- World War II and the subsequent occupation were devastating on humans, but the destruction and the closure of large areas for military use actually increased Estonia's forest coverage from about 25% before the war to more than 50% by 1991. Wolves, bears, lynx, elks, deers as well as some rare bird and plant species are abundant in Estonia. The wild animals from Estonia are exported to some EU countries for forest repopulation programmes. Most of the animals are hunted according to yearly quotas.
- National holiday : Independence Day, 24 February (1918); note - 24 February 1918 was the date of independence from Soviet Russia, 20 August 1991 was the date of reindependence from the Soviet Union. Each 24 February a grand ball is held in the building of Estonia Theatre by the president for the prominent and important members of society and foreign dignitaries.
- Jaanipäev : St John's Day or Midsummer Day held on the night of 23-24 June. The evening of the 23rd and well into the morning of the 24th is celebrated with bonfires and a traditional festive menu concentrating on barbeque and drinking.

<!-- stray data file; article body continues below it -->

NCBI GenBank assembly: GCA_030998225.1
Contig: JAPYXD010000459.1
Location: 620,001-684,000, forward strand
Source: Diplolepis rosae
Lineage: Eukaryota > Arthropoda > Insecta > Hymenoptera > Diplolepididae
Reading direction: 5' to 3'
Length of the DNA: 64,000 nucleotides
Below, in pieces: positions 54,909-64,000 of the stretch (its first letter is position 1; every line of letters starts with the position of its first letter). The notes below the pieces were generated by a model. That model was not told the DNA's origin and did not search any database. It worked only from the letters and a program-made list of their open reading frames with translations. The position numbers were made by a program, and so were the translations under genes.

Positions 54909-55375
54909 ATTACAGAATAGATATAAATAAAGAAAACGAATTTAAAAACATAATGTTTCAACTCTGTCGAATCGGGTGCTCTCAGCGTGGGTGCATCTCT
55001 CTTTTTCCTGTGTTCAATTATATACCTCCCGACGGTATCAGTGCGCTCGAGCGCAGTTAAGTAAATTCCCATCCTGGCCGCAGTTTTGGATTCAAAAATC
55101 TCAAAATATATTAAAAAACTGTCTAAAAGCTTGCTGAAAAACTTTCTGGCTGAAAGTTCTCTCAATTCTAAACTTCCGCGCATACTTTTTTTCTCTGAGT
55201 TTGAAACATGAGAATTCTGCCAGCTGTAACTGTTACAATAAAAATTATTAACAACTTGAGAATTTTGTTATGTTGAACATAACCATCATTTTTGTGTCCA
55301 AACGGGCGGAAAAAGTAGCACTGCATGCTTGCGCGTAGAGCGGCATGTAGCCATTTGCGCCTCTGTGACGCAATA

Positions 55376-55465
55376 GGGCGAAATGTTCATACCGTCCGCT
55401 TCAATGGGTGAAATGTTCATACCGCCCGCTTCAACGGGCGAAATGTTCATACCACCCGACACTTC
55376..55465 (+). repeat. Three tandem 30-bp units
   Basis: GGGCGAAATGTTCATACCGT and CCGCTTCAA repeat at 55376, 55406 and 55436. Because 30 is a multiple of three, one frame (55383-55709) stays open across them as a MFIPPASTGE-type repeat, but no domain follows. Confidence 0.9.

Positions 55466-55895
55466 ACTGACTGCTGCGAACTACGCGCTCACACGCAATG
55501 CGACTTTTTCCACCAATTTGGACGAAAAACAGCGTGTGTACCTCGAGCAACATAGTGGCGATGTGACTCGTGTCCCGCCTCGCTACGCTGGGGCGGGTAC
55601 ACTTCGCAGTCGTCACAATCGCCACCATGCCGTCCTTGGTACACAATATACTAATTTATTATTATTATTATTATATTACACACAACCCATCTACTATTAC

- Võidupüha (Victory Day) : 23 June is celebrated to commemorize the decicisive victory over Baltic-German forces in the War of Independence.
- Christmas : or Jõulud is also celebrated in Estonia, this is strictly family event.
- New Year's Eve : As a Soviet province, the authorities sought to promote New Year as Christmas was all but forbidden for it alleged "religious" and "nationalist" character. After restoration of independence the significancy of the New Year decreased, but it is still a day-off and celebrated. This day is used by the leaders of the country to address the nation.
Estonia has joined the Schengen agreement, which means that you can enter on a European Union Schengen visa and there are no longer any ID/passport controls on the EU borders. More than 30 other nationals (including the United States, Canada, Australia, New Zealand, Singapore, and Japan) can enter Estonia without a visa (detailed list at Estonian Ministry of Foreign Affairs ).